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Final Report Summary - WELFAREPOLITICS (Politics of Welfare in Emerging Market Economies)

In this research project, I investigate the causes of welfare state transformations in emerging market economies from a comparative and historical perspective. I hypothesize that grassroots politics has been the factor to explain systemic changes in welfare provision. Efforts to contain and mobilize grassroots groups have driven government actors towards certain types of welfare provisions, which would serve this double political function most efficiently, given structural constraints. I use a multi-method strategy to test this hypothesis, combining qualitative and quantitative methods. In order to test these hypotheses, this research includes the implementation of the following work packages sequentially. (i) the creation of social movements datasets using newspaper archives (first two years), (ii) quantitative analyses of large-scale survey data (third year), (iii) survey of welfare policy reports and parliamentary proceedings on welfare legislations (third and fourth year). I have set up a research team of 6 researchers to create the protest event database for Brazil using state-of-the-
art computing techniques. This team is composed of one
associate professor, one PhD student and one undergraduate
student assistant from computer engineering, two Portuguese-speaking assistants for news coding. Out of 400 thousand news articles from Brazilian daily Folha de São Paulo, we have classified 20 thousand protest events and extracted identity and location related data to build the database Using this method, my team has already created the first protest event database for Brazil, as part of my Marie Curie project.
We have published one Association for Computational Linguistics (ACL) conference article on this work (Towards Building a Political Protest Database to Explain Changes in the Welfare State). I invested a lot in gaining proficiency in Portuguese, and this is how I worked out the Brazilian NLP research. I have focused more on Brazil and my team has not made comparable progress on South Korea. I am still working on one research article that compares the politics of welfare in South Korea and Turkey and another one that also compares Brazil.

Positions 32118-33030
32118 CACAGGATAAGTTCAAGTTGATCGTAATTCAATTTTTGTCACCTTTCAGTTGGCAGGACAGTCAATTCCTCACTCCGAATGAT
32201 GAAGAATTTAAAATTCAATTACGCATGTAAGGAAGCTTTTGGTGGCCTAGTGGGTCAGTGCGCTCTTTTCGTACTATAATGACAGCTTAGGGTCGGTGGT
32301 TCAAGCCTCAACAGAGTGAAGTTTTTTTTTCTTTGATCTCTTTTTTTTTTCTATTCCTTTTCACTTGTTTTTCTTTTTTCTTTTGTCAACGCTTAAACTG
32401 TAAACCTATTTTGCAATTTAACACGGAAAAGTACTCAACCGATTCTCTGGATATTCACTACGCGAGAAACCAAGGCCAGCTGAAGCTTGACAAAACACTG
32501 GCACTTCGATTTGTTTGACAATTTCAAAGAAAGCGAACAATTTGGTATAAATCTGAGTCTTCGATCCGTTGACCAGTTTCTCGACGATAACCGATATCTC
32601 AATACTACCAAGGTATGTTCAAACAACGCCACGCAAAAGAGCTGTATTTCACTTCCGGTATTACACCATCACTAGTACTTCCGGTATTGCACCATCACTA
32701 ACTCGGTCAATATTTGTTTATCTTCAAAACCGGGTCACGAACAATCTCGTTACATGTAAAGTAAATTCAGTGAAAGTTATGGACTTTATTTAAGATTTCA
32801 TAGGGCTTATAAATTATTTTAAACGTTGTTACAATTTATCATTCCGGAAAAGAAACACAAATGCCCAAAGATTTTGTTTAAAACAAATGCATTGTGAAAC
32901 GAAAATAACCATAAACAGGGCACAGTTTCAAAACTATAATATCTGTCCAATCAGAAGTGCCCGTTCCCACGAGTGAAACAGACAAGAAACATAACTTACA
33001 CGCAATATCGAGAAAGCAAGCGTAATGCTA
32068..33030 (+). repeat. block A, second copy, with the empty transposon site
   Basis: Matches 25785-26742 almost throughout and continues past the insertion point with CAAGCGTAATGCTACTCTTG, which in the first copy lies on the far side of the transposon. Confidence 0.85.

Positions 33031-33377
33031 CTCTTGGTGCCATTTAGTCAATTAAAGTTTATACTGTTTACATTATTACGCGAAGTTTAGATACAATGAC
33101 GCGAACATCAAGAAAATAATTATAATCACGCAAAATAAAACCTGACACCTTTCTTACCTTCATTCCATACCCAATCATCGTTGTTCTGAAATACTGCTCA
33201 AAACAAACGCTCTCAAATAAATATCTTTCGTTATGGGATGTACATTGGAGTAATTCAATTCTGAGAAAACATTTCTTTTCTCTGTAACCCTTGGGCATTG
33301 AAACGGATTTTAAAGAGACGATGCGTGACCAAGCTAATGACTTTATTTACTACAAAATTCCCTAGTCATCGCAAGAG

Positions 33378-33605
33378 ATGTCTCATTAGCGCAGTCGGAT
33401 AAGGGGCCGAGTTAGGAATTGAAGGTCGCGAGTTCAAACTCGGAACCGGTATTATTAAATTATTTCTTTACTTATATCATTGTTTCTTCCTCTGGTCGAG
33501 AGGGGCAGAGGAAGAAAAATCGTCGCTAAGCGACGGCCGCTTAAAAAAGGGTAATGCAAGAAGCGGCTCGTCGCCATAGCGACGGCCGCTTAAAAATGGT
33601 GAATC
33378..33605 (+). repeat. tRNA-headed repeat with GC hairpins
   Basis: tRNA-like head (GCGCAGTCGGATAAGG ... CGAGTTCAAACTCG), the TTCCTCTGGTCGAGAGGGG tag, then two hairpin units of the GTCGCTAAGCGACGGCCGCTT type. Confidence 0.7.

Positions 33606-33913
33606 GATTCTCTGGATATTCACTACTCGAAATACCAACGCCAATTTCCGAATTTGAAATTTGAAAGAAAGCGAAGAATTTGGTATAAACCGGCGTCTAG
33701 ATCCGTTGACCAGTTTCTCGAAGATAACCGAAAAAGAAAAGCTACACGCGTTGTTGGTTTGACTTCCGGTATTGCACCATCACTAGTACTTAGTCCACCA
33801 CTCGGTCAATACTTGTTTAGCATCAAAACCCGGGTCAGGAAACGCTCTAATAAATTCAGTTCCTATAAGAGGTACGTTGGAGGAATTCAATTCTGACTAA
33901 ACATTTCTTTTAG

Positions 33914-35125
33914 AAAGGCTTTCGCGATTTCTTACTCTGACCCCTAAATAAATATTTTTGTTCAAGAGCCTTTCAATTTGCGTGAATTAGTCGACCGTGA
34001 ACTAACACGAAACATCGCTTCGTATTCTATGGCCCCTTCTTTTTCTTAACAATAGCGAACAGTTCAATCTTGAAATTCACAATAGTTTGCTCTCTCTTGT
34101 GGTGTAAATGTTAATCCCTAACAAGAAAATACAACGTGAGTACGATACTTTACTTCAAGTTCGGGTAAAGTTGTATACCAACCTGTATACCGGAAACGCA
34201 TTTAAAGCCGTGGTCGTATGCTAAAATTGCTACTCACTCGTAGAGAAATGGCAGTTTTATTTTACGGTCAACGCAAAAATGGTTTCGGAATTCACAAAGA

I have applied to ERC Starting Grant in November 2015 and I was awarded one in August 2016. I am the first sociologist in Turket who received an ERC grant. My ERC project builds on the CIG project and it aims to identify a new welfare regime in emerging market economies and explain why it has emerged. I have started my ERC project in January 2017. I brought together a large team of researchers. Currently my core team consists of 3 post-docs, 2 PhD students, 3 MA students and two consulters in addition to a board of advisors (6 people) and local collaborators in 6 countries.
Since the beginning of my Marie Curie CIG project in October 2013, I have published 7 academic writings, many published at SSCI journals such as the International Journal of Communication, New Perspectives on Turkey and Current Sociology, I have three article currently under review. I have given talks on my project at Bocconi University, Stockholm University, Jacobs University and I have been invited to give talks at University of Bremen, University of Milan, Bielefeld University, and University of Oxford.